Can staging the IPL during the pandemic help keep spirits high in India?


The Indian Premier League (IPL), since its inception, has played an important part in the future of cricket. Originally conceived as BCCI’s answer to the Indian Cricket League (ICL), Lalit Modi’s concept drew immediate success. In the very first season in 2008, with the highly publicized auction and the subsequent season, beginning with an unforgettable 158 not out by KKR’s Brendon McCulum, entertained the audience fully.

Even today, IPL is seen by the purists of Cricket as a baseless form of entertainment where players are bought and sold like slaves and a which offers a form of game which is ‘not cricket.’ On the other hand, the success of IPL has created cash-rich T20 leagues in every cricketing nation imaginable, the chief example being the Big Bash in Australia. For some years, even an international tournament, Champions League, was formed (another Lalit Modi concept), but was subsequently discontinued.



IPL 2020, the 13th season of the tournament, was scheduled to start on March 29th. There were plans of an all-star game to preceed the  opening match. But then came the all-conquering Covid-19 pandemic. Being the largest sports body in India, BCCI was surely not going to risk their athletes’ safety, and they suspended the tournament until April 15. Unfortunately, a nationwide lockdown was imposed and no sports could have been allowed during the process. Thus, BCCI had no choice but to suspend the tournament indefinitely.



The probability for IPL 2020 to be played was quite low even two weeks ago. BCCI was considering playing the tournament in winter, as even if the Indian Government allowed the tournament during lockdown, with closed doors, the tournament would lose much of its luster without foreign players. Also, an entertainment package like IPL being held without an audience was a decision not everyone in the board could support.

Recent developments has greatly ascended the chance factor. Australian cricket board (Cricket Australia / CA) and ICC both, according to reports, believes hosting the ICC T20 World Cup 2020 tournament too big of a risk. There are extensive reports of BCCI pressure to postpone the World Cup to 2021 in order to make sure the best players can participate in the IPL.

No official decision has been made, and will not be made until June 10, when ICC officials will conduct a meeting. If the T20 World Cup gets shifted, it opens up a window for IPL to be held at that particular time period (18 October—19 November).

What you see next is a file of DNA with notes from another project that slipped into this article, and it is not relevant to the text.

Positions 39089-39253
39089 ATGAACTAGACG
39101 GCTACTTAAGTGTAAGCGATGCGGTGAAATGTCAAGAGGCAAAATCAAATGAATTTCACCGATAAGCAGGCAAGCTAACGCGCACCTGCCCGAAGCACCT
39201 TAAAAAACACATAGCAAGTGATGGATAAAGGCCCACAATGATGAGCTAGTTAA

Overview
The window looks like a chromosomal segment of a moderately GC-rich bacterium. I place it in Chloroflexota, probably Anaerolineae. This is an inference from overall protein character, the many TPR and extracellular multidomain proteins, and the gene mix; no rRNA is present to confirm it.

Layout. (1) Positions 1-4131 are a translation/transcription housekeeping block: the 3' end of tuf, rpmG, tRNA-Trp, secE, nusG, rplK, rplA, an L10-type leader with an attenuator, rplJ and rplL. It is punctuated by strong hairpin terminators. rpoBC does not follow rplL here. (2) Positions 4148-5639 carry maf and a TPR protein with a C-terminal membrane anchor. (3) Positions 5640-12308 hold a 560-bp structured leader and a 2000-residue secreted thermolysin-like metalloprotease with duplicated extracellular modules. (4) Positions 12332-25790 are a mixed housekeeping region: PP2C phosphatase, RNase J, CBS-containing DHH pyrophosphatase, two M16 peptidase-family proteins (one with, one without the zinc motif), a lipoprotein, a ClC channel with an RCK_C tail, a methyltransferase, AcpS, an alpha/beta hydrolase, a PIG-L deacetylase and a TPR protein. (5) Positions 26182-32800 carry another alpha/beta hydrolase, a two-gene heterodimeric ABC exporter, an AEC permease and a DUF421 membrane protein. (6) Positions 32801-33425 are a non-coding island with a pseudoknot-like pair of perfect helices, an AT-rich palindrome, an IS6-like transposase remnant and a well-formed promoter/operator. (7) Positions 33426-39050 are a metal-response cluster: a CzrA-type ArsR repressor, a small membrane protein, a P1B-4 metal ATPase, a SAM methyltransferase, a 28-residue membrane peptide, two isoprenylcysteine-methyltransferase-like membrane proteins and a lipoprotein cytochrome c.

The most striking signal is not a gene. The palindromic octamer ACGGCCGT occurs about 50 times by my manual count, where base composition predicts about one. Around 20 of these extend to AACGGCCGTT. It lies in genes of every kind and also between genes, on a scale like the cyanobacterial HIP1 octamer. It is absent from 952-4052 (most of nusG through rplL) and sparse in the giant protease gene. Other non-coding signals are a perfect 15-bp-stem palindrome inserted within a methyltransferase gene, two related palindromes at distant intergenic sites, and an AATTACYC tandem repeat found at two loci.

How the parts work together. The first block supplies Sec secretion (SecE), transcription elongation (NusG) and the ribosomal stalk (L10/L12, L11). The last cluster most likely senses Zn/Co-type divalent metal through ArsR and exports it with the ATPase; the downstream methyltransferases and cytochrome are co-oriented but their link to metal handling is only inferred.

The current situation in India is incredibly complex, in all the negative ways. Although the lockdown managed to keep the condition to a minimum at first, gradual loosening of reins has resulted in India becoming the 7th most affected nation in the world. The lockdown is being loosened even further and the unlocking process will be started slowly but steadily, primarily to boost the faltering economy. Under this situation, watching one’s favourite cricketers play will surely be entertaining to people. The fact to be remembered is that a huge extent of India is addicted to cricket, and even more follows the game semi-regularly. IPL can thus, theoretically, heighten the spirits of the major portion of the Indian population.


Still, the reason behind IPL’s success is the entertainment it provides to the fans. It is basically a tournament which provides more emphasis on fans than it does on the cricketers. The people cheering the boundaries, over-boundaries and wickets in the audience, soaking in every dot ball or single run in the last few overs of a particularly thrilling game, dancing alongside the cheerleaders, waving to the camera with a smile — forms the basis of the tournament. Such a package will surely not be the same without the involvement of the audience.

Also, cricket hasn’t really prepared against Covid-19 and needs time. The question over usage of saliva by the bowler needs more time to solve. If that right is taken away from them, they may ask for changes in the law of LBW to turn it even. If we look at Bundesliga, the only major football league running now, the players are trying hard not to spit at the ground and not to celebrate goals. As we know in football, famously from the Coca-Cola advert from Fifa World Cup 2010, the wildness of goal celebration is an irreplaceable aspect of football, and the game doesn’t look the same without it. Cricket may look to learn from football and make changes to keep the aesthetic of the game intact.

If IPL 2020 does take place, it will certainly put smile on many Indians’ faces bored of redundant television shows, but the risk surrounding such a call is not to be shrugged off. According to our sports minister Kiren Rijiju, the decision on whether or not to allow the tournament to be conducted in 2020 will be made by the Indian government based on “the situation of the pandemic”. Thus, for now, we can only wait for the Government to state its view, and hope that whatever they decide will be for the mutual betterment of the people and the cricketers.

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